It was a (very) wet Wednesday morning a couple of weeks ago when I attended a brit in a private home. Notwithstanding the weather and the early start, the house was filled with guests.
As male guests arrived they promptly strapped on tefillin, opened their prayer books and joined the morning service. Most of the female guests however, hovered in the hall chatting. With the exception of one, who had a siddur App on her iPhone, none had brought a siddur and none was provided for them. There was no expectation that they would actively engage in the service.
A week later, I attended another service. Again, it was a very early start, but this service found the female side of the mechitza bursting at the seams, with close to 100 women in attendance. All of the women were engrossed in prayer, raising their voices in answer to the leader at appropriate times throughout the service and quietly following the Torah reading.
Why such a stark difference? The women who attended both services represent the same population. In fact, I can think of a couple who attended both services. What would motivate them to behave in such a contradictory way?
The answer lies in our community's expectation of women. When no provisions are made for an adequate women's prayer space, for them to hear the service or have access to prayer books, the distinct message is that women's prayer is not expected, necessary or important. At the brit I attended - as at many evening services in shiva homes or at weddings - there was an implicit assumption that women would not participate in prayer. The Sunday morning service was a "partnership minyan" that anticipated women's active engagement in prayer.
How about examining the prayer space layout?
But is prayer for women important, or even necessary?
Traditionally, women were exempt from much of prayer so that they could focus on building and maintaining the Jewish home: a far more important institution than the synagogue. However, given that modern women do in fact successfully juggle family, career and communal involvement, can we relegate their Shabbat experience to cooking or their active synagogue participation to a place on the kiddush rota?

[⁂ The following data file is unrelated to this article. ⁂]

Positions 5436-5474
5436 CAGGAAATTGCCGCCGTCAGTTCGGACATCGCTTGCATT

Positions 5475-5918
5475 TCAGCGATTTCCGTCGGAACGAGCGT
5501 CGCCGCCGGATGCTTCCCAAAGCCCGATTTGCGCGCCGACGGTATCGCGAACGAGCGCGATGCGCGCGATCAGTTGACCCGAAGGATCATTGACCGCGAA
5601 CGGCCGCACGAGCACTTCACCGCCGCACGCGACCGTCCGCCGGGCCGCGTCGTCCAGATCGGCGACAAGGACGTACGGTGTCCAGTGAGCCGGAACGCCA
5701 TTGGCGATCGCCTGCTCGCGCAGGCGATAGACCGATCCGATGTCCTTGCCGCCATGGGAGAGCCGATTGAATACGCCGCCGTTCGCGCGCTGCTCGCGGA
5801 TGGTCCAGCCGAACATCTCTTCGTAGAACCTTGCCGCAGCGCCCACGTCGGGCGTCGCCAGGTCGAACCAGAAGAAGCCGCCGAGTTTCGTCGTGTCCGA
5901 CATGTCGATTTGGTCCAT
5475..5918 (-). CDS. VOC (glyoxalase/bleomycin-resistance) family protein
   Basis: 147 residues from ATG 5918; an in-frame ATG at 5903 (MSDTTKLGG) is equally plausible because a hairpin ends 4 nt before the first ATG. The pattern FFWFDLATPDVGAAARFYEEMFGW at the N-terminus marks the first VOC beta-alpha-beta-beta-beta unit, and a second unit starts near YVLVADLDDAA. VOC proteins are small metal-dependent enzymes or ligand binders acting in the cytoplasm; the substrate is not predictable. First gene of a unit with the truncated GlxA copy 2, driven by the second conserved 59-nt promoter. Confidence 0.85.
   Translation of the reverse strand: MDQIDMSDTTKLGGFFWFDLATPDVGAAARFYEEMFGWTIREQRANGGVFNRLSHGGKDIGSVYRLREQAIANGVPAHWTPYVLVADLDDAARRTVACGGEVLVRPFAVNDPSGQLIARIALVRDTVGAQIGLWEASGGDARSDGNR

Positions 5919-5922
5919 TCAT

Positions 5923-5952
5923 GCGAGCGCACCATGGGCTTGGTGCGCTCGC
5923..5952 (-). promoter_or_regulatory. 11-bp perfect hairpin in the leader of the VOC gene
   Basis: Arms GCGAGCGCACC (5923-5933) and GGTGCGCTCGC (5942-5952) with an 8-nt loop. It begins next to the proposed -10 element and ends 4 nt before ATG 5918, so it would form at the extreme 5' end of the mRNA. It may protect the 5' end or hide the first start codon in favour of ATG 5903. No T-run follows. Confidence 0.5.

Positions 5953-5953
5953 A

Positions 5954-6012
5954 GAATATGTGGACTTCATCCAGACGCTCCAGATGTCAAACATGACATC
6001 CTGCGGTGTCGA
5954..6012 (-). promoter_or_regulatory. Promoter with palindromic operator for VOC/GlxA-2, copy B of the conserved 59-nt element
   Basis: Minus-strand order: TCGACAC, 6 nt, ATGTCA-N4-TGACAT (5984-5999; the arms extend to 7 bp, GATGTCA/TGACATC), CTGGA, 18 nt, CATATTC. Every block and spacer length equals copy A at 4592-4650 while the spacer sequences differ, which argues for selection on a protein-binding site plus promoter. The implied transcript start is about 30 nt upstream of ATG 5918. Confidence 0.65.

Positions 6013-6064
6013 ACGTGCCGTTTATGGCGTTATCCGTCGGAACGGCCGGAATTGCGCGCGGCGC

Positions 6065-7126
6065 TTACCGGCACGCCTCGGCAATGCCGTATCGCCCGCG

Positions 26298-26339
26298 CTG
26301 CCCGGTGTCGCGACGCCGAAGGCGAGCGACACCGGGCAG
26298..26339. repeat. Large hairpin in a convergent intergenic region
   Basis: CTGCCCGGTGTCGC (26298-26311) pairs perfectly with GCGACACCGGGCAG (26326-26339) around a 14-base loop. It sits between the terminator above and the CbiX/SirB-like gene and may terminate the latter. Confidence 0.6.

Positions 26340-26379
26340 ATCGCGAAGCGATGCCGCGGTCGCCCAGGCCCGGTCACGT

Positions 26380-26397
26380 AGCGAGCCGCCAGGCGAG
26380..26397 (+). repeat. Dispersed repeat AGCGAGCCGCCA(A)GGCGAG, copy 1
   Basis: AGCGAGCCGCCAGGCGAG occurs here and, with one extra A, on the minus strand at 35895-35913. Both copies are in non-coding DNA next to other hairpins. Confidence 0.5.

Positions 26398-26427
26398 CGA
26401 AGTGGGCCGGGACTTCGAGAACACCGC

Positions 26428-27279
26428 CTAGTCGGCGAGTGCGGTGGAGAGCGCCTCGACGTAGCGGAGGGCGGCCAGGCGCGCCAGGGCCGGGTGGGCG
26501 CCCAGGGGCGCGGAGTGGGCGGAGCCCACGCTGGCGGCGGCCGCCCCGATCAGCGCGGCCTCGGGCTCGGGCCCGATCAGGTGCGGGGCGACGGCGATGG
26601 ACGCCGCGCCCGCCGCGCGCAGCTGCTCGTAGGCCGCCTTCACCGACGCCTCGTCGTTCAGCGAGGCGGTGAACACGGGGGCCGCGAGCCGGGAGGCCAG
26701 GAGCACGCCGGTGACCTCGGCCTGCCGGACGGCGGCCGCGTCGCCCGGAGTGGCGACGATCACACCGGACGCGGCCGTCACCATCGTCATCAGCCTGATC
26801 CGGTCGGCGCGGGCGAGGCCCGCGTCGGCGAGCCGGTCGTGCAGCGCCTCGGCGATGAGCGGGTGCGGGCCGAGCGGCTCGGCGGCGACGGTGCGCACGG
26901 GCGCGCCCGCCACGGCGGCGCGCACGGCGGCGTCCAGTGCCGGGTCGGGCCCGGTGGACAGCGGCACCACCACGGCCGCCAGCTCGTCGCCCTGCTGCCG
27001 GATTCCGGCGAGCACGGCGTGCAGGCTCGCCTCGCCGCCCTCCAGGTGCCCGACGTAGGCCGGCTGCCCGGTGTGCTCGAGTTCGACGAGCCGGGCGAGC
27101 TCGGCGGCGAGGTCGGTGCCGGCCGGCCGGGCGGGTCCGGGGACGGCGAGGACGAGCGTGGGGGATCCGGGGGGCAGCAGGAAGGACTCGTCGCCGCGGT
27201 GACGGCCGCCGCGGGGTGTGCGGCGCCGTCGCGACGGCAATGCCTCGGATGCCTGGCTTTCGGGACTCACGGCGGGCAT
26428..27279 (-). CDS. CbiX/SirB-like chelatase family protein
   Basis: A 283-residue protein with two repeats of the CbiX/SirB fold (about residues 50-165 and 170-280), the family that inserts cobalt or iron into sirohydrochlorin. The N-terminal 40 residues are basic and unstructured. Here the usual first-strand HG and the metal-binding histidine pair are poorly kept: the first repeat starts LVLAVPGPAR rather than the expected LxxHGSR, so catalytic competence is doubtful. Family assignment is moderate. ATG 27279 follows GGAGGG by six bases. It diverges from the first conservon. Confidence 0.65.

Increasing numbers of women leave services feeling at best uninspired and at worst marginalised. How successful will these dispirited women be at transmitting a positive Jewish vibe in their home?
The question is not whether Orthodox synagogues can afford to make changes to benefit women but, rather, can they afford not to?
Partnership minyanim are perhaps not the solution for the mainstream. But there are many ways in which communities can make space and invite women actively to participate in prayer.
How about re-examining the layout of the prayer space: are women behind, suspended above, or alongside the men? Can women hear the prayer leader or Torah reading? Does the person leading the service ascertain whether women as well as men have concluded the silent amidah before proceeding? Are mothers' names included when barmitzvah boys are called up to the Torah? Are mourning women encouraged to recite Kaddish? Are teenage girls invited to celebrate their love and commitment to Torah by kissing it when it is paraded on Shabbat or dancing with it on Simchat Torah?
For some Orthodox community leaders these are uncomfortable questions. Others may have simply never considered them. Either way they are being asked by increasing numbers of men and women who are not satisfied with the status quo. It is for responsible leaders, lay and rabbinic, to listen to what is being said and to work together to find constructive and inspiring solutions.